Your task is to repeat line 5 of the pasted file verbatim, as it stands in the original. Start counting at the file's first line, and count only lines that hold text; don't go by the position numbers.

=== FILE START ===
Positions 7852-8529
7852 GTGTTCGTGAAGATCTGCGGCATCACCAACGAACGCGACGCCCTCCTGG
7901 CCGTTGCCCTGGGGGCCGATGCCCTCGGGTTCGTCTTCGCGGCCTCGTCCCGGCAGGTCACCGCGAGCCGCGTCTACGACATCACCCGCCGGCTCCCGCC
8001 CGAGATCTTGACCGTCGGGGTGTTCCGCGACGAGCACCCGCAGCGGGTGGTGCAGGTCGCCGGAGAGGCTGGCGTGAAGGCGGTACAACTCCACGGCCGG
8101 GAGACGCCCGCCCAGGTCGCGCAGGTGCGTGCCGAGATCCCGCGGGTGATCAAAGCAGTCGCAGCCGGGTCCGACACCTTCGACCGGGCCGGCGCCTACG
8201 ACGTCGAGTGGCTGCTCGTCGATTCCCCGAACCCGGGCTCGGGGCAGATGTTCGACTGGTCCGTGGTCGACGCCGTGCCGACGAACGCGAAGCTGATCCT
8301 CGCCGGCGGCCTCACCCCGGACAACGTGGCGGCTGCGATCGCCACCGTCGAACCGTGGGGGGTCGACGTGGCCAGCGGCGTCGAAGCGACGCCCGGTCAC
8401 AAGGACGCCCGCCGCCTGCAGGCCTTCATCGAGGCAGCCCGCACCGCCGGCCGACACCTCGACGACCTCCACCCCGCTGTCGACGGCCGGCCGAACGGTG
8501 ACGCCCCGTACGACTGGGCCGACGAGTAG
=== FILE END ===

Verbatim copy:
8101 GAGACGCCCGCCCAGGTCGCGCAGGTGCGTGCCGAGATCCCGCGGGTGATCAAAGCAGTCGCAGCCGGGTCCGACACCTTCGACCGGGCCGGCGCCTACG